What if civilisation *doesn't* collapse?

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A few years ago, I got rid of all my paper books and switched exclusively to eBooks. Whenever I tell bibliophiles1 this, they usually shriek in horror. What about the smell of books2?!!? What about showing off your bookcases to impress people3!?!? What about your signed first editions4!??!?!

But the other day I had someone scoff at me and say "Good luck reading when civilisation collapses! I'll still be able to read by candle-light."

This is nonsense. In the case of a Zombie Attack, am I really going to lug a few hundred kilograms of books with me? Or am I going to slip a lightweight eReader into my pocket and have ten thousand books at my disposal?

Also, where is he getting all those candles from? My eBook has a built in light which is less likely to attract Zombies and isn't a massive fire hazard.

Perhaps he's concerned that an eReader battery won't last more than a couple of weeks and then I'll be stuffed. OK, sure. But I have a solar powered portable battery. As long as the dust clouds don't blot out Earth's yellow sun, I should be able to read indefinitely.

Now, it's true that my eReader might get a damaged screen, or dropped in a puddle, or suffer any of the same calamities which can also befall paper books.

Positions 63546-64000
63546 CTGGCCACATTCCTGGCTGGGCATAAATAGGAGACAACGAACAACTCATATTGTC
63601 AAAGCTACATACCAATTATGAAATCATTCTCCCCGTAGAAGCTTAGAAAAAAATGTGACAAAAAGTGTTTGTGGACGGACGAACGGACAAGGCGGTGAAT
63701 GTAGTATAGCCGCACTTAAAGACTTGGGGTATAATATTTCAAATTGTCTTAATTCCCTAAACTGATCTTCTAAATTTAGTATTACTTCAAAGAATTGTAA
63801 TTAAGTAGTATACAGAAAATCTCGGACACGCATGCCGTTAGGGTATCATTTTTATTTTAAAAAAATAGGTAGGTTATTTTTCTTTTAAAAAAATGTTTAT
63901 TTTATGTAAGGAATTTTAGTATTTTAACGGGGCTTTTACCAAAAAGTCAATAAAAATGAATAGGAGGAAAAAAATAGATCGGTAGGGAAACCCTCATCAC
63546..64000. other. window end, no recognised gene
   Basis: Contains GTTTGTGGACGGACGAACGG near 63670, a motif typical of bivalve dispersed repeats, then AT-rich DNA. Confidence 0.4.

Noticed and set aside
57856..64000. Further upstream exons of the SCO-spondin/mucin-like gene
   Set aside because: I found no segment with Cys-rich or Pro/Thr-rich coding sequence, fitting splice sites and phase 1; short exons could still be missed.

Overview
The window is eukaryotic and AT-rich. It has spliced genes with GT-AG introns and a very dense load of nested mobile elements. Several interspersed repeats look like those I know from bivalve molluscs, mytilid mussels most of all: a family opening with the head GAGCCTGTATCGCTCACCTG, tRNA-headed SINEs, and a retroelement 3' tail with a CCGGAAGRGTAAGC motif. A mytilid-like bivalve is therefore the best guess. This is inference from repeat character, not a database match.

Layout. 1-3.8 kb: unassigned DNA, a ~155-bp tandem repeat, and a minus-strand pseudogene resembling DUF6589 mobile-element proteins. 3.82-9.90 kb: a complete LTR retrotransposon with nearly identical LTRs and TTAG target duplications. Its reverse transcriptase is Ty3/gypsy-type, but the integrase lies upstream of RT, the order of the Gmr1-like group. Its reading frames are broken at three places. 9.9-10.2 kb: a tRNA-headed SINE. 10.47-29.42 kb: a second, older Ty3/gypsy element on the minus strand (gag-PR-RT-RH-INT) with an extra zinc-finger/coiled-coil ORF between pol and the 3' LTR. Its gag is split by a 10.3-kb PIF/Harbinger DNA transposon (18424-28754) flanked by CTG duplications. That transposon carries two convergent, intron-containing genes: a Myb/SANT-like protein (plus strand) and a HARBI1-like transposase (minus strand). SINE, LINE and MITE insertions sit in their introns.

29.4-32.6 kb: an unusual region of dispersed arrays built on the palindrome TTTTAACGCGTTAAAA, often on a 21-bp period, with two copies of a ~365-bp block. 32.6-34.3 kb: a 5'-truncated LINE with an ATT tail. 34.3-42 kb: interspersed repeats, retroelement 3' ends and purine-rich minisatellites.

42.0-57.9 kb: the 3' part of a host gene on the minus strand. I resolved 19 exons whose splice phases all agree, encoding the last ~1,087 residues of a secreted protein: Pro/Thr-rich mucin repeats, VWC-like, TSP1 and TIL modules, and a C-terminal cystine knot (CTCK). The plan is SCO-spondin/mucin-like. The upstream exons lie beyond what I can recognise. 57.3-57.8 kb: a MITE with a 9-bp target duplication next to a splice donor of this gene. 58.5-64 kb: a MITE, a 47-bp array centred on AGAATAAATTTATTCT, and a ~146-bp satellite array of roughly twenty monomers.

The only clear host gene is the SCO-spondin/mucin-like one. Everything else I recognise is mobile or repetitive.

Perhaps my interlocutor's glasses will break. If so, an eBook would let him boost the font size quite comfortably.

Frankly, the only thing paper books are good for in a post-apocalyptic wasteland is burning for fuel5.

But - and this is a big but - even if eReaders are vastly inferior in an emergency... so fucking what?

If civilisation doesn't collapse, I'd've wasted time, energy, money, and effort maintaining a physical library. I'd be limited to how many books I can take on a beach holiday. Every time I moved house I'd be straining my back carrying all of them. The fire-risk of hundreds of books would have been for naught.

It's the same as people who don't pay into a pension because they might be hit by a bus tomorrow. Sure. But what if you're unlucky enough to reach old age?

You can either live each day like its your last - and deal with the consequences of tomorrow when they come - or you can take a reasoned approach to the inevitability of the future.

So I'm going to enjoy all the comforts of an eReader now. Come the end-of-the-world, I will regret... well, probably nothing.

I don't want to live like a prepper and have a basement full of pickled vegetables slowly fermenting, or a library of paper slowly crumbling.

I want to take full advantage of the modern world while it still exists.

  1. Perverts!